For the last three weeks of the semester, my seventh graders focused on revision. I’m ashamed to say I don’t think I have ever specifically taught revision. In other words, I may have told students to revise—or sometimes I revised their papers for them—but we never delved into it as a unit of study.
Students had two assignments they needed to revise before the end of the semester: 1) An analytical essay on friendship, used as the district’s “common formative assessment,” and 2) A creative piece from their writer’s notebooks. Sidenote: I didn’t plan this strategically, but it was helpful that the two pieces were for such widely different audiences and purposes.
Here are the main components of how I decided to attack revision:
1) Review the Writing Process. We watched a BrainPOP! video on The Writing Process and took Cornell Notes (from AVID.org). We also read and discussed a some writer’s quotations on revision (from Goodreads).
Throw up into your typewriter every morning. Clean up every noon.
Middle school teachers will not be surprised to find out the above Raymond Chandler quotation was the overwhelming favorite amongst my seventh graders. (I have to grab them in whatever way that works.)
2) Model: I used Kelly Gallagher’s mantra of “I go, then they go” by modeling my own revision. I did this in two ways: First, I wrote an essay and then I used Microsoft Word’s tracking feature to show the changes I made in a 2nd and 3rd revision. I wanted my students to see that even experienced writers don’t get it right on the first, or even the second try.
You can check out my revised essay here: Essay with Tracked Changes
Later, for the more creative writer’s notebook assignment, I revised in real time in front of students. I didn’t want to cheat, so I revised a different piece from my writer’s notebook in front of each class period. I wanted to show them the thinking and the messiness and the back and forth nature of the revision process.
After I “revised in front” of my students, I set a timer and said, “Now, you revise your draft. Make it messy. Reread it several times. Experiment. I want to see words crossed out. I want to see additions.”
I didn’t know what would happen at this point, but when I set the timer, the students in every class were quiet and most made real changes. (However, a few did not, particularly my most struggling writers. I’m wondering how to help those students more. Would a word wall with descriptive words help them? A list of transitions? I list of questions to make sure they answered? Do they just need more opportunities to practice?)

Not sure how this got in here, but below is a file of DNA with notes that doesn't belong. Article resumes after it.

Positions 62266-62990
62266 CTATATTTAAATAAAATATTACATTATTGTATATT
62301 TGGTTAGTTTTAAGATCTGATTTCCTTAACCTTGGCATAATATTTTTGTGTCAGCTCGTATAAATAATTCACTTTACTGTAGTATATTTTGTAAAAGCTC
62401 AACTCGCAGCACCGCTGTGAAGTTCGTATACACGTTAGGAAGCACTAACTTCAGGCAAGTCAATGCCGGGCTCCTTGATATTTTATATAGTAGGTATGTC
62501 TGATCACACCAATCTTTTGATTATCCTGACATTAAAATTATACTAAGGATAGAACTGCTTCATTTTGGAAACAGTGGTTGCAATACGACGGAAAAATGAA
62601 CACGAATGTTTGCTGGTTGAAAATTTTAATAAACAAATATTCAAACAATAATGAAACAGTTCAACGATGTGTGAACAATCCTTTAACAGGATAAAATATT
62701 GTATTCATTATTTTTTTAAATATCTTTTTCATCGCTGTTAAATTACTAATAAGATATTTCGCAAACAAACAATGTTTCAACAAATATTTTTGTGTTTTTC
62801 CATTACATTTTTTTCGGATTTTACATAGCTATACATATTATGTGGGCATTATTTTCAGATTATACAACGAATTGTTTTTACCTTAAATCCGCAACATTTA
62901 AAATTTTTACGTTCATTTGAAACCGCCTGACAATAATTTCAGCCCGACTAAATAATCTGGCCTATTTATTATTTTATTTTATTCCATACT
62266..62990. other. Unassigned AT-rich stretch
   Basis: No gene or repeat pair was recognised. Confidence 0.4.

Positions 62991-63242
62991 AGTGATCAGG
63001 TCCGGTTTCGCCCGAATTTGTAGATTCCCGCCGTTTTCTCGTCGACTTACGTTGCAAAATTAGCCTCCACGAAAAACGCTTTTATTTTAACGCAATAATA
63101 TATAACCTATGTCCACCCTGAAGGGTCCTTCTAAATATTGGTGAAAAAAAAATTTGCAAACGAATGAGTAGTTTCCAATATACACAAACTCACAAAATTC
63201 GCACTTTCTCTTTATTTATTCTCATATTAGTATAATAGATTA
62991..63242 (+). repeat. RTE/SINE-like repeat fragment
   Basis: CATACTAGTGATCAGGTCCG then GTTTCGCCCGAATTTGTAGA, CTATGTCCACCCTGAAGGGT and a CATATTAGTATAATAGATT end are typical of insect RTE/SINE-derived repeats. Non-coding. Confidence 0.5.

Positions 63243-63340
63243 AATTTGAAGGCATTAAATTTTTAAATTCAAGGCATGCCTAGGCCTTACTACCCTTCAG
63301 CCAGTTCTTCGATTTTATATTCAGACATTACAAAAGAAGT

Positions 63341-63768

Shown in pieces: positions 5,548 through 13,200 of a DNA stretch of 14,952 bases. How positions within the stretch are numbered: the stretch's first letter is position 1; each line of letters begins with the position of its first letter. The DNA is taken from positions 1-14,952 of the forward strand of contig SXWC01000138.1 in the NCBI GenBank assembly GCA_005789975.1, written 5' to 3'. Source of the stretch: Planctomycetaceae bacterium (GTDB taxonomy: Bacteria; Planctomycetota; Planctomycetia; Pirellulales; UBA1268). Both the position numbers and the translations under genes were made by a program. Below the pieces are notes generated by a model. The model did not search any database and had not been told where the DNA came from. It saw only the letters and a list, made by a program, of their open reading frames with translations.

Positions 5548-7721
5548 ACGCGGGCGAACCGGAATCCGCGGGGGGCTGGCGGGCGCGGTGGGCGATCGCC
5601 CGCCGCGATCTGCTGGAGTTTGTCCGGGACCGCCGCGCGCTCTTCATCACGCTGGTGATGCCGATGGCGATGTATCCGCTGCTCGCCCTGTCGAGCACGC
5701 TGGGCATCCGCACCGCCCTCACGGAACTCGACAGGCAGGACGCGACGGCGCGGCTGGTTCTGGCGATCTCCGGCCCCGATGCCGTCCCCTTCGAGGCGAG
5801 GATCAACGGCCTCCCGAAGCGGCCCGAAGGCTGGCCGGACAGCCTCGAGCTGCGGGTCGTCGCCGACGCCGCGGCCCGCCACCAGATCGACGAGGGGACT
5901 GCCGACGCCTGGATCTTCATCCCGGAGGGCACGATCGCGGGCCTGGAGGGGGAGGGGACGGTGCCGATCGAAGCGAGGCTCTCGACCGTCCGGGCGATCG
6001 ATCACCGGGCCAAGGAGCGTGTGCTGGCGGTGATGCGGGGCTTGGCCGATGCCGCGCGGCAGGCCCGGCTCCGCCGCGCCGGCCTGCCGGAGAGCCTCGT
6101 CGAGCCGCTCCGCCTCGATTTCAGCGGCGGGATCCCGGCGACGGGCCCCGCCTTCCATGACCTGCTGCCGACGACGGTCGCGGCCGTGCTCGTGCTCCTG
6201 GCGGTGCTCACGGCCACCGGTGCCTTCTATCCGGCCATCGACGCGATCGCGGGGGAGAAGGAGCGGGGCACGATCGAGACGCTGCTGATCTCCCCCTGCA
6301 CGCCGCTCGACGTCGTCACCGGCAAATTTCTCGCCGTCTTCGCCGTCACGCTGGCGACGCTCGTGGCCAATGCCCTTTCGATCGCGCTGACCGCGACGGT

Ultimately, the reason most students revised with intention was that I told them they would be reading their pieces to small groups directly after the revision time. They had to think about the real audience who would be listening to their writing in just a few minutes. That put the pressure on—in a good way.
3) Publish: The essay assignments was “published” to my English Department because it was their common formative assessment for the school district. Some students care about their grades on this and some honestly do not. That is why the student-selected pieces from the writer’s notebooks became so important. Those pieces are published in our class anthology: Best of the Writer’s Notebook. This e-book will be posted on the class website and I will encourage students and family members to add comments. Not surprisingly, students, even the ones who don’t care about grades, wanted those pieces to be as close to perfect as possible. Revision all of a sudden became very important.
We did a few more revision based activities as part of the unit, but I believe it was the my modeling and the real audience and purpose that forced students to actually go for it. For the first time, I can say with some confidence that my students understand that revision is a necessary, sometimes painful, always tedious part of the writing process. They may still be guilty of writing something in a hurry and turning it into the teacher without a second read, but at least they know better.